Now the ques­tion is that whether with­out record­ing a find­ing should judge make such sweep­ing ob­ser­va­tions, par­tic­u­larly when the sim­i­lar mat­ter is pend­ing be­fore the Hon’ble Supreme Court for ad­ju­di­ca­tion.

[Prof. Faizan Mustafa, Live Law, Triple Di­vorce: Con­sti­tu­tion­al­ity & Ban­ning, 16/12/2016]

Thus, in essence the scope and mean­ing of the ob­ser­va­tion of the court was rad­i­cally dif­fer­ent from what the me­dia por­trayed it to be. There was no judg­ment, as a judg­ment de­ter­mines the rights and obli­ga­tions of the par­ties.


Af­ter the said judg­ment the me­dia went frenzy de­pict­ing it in a way that the court has held that triple ta­laq is un­con­sti­tu­tional.

The ob­ser­va­tion of the Court was both well re­ceived and crit­i­cized at equal fronts. The groups rep­re­sent­ing and de­mand­ing a more lib­eral and modern ap­proach to re­li­gion wel­comed it and deemed it an im­por­tant step whereas the con­ser­va­tives and All In­dia Mus­lim Per­sonal Law Board re­acted by say­ing that ta­laq is a part of Sharia law so it should not be in­ter­fered with. Ac­cord­ing to them divine Sharia laws re­gard­ing mar­riage, di­vorce and adap­ta­tion can­not be mod­i­fied or al­tered by any per­son or au­thor­ity also they op­posed the views of the gov­ern­ment in re­gards of triple ta­laq and Uni­form Civil Code. [Ruchi Dua, In­dia To­day, Al­la­habad High Court calls triple

ta­laq un­con­sti­tu­tional, says no per­sonal law board is above Con­sti­tu­tion, 08/12/2016]

Ac­cord­ing to a sur­vey con­ducted by the Bharatiya Mus­lim Mahila An­dolan (BMMA) 92.1% of the re­spon­dents to the sur­vey voted in sup­port of in­val­i­dat­ing the prac­tice of triple ta­laq. [Prab­hash K Dutta, In­dia To­day, Triple ta­laq: What is be­hind Al­la­habad High Court judge­ment, 08/12/2016].


Sev­eral coun­tries through­out the world have very dif­fer­ent set of laws with re­gard to triple ta­laq and other as­pects of mar­riage and di­vorce re­lated to Mus­lim Per­sonal Laws. In coun­tries like Turkey, In­done­sia, Iraq, Iran and Bangladesh uni­lat­eral di­vorce which gave an ar­bi­trary power to the men are banned legally whereas in places like Egypt, Su­dan, Jordan, Tu­nisia, Morocco, Pak­istan and Bangladesh the prac­tice of triple ta­laq has been banned.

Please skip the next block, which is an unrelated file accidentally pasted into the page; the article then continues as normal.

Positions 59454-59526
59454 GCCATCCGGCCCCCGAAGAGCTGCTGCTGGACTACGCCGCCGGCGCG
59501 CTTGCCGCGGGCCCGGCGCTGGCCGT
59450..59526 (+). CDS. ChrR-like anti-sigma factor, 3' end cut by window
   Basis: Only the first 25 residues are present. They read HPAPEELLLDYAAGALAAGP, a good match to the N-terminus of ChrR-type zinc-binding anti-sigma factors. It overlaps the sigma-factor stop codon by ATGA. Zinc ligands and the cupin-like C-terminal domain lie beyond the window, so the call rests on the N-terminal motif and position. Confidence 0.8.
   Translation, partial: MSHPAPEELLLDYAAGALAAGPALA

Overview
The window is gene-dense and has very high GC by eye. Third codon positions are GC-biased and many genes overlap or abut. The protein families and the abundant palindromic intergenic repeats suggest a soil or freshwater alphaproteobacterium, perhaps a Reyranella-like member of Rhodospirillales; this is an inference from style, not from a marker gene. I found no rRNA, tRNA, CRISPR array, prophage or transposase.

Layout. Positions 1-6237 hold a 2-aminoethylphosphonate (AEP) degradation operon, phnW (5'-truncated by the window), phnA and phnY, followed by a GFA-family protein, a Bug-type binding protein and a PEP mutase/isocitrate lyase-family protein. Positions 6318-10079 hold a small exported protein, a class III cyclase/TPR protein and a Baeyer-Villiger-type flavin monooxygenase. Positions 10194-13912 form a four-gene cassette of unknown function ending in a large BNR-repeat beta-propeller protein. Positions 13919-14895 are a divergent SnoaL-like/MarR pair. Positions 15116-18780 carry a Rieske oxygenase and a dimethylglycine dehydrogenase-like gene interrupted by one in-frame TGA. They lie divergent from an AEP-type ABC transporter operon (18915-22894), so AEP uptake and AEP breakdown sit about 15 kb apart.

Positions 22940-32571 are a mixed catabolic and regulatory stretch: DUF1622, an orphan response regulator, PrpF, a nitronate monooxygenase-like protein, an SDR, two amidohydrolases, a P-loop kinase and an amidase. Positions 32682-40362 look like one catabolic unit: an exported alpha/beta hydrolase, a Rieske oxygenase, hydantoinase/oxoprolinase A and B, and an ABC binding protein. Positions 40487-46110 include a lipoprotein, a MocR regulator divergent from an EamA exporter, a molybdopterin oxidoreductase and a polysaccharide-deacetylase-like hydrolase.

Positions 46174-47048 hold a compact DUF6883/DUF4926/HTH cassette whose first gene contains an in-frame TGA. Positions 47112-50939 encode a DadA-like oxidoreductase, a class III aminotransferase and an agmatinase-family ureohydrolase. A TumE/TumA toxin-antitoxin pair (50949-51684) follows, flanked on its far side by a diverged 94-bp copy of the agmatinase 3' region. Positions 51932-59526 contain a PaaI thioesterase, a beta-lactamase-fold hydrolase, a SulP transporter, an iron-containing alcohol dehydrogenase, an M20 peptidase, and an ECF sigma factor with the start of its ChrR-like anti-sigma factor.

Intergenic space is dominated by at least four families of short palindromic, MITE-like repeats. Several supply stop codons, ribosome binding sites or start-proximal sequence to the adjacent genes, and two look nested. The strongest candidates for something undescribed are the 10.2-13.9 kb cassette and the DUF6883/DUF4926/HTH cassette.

More­over, women in sev­eral of these coun­tries en­joy much bet­ter rights in terms of mar­riages and di­vorce than in In­dia, like in Turkey and Iran both male and fe­male en­joy sim­i­lar rights for seek­ing di­vorce, and in In­done­sia, Malaysia and Brunei even sec­ond mar­riages are banned.

These de­vi­a­tions clearly are inklings to­wards the fact that the in­ter­pre­ta­tion of Shariat Laws can be changed, and they are not as static and con­stant as are claimed by some.


The re­cent up­roar on the ques­tion of triple ta­laq poses var­i­ous ques­tions at the fore­front. The first and fore­most be­ing the way it is ‘used’ or rather mis­used by the peo­ple, the case present be­fore the Hon’ble Al­la­habad High Court is un­doubt­edly a glar­ing illustration. The other, and still sig­nif­i­cant ques­tions are, firstly, the re­ac­tions from var­i­ous cor­ners of the so­ci­ety, and se­condly the ques­tion is about

the way in­for­ma­tion is por­trayed by the me­dia to the com­mon masses, most of whom rely com­pletely on the in­for­ma­tion pro­vided in the news­pa­pers or tele­vi­sion shows.

The ques­tion to the first ques­tion seems con­vinc­ingly answered through a catena of pro­nounce­ments from var­i­ous courts, all of which take into ac­count the bi­ased na­ture of the in­sti­tu­tion of triple ta­laq. The Hon’ble Supreme Court has ex­pressed its con­cerns to­wards the ar­bi­trary na­ture as fol­lows, “A di­vorce given uni­lat­er­ally by the hus­band is es­pe­cially pe­cu­liar to Ma­home­dan law. In no other law has the hus­band got a uni­lat­eral right to di­vorce his wife by a sim­ple dec­la­ra­tion”. At the same time there is a large num­ber of judg­ments which makes it clear that an ar­bi­trar­ily pro­nounced ta­laq would not be con­sid­ered proper, and the proper method for ta­laq is that firstly a chance should be given to ar­bi­tra­tion and rec­on­cil­i­a­tion and when all such at­tempts fail then only ta­laq would be ef­fected.

The sec­ond ques­tion seems to be pretty con­vinc­ingly answered with the fact that, there can­not be a uni­form re­ac­tion ex­pected as the two ex­tremes ex­ist i.e. the lib­er­als and con­ser­va­tives, one of which is al­ways go­ing to be dis­pleased, come what may.

The fi­nal ques­tion which though is not in ef­fect re­lated to the present case, is of a great sig­nif­i­cance, as the me­dia has a very im­por­tant role to play in the day to day life of a com­mon man, these sit­u­a­tions make it more clear that there is a need for me­dia houses to first ver­ify the de­gree of the claims they put for­ward, es­pe­cially when they re­late to le­gal field.

At last, while reg­u­lat­ing fun­da­men­tal rights and per­sonal laws, which of­ten claim im­mu­nity as they come un­der Right to Re­li­gion, it should al­ways be kept in mind that the hege­mony of per­sonal laws is not al­lowed to tram­ple with or su­per­sede the fun­da­men­tal rights, as ex­pressed in the words of Dr. B.R. Ambed­kar, “i per­son­ally do not un­der­stand why re­li­gion should be given this vast ex­pan­sive ju­ris­dic­tion so as to cover the whole of the life and to cover the leg­is­la­ture from en­croach­ing upon them. Af­ter all what are we hav­ing this Lib­erty for? We are hav­ing this lib­erty in or­der to re­form our so­cial sys­tem. We are hav­ing this Lib­erty to bring about a ces­sa­tion in the in­equal­i­ties, dis­crim­i­na­tions and other things which con­flict with our fun­da­men­tal rights.”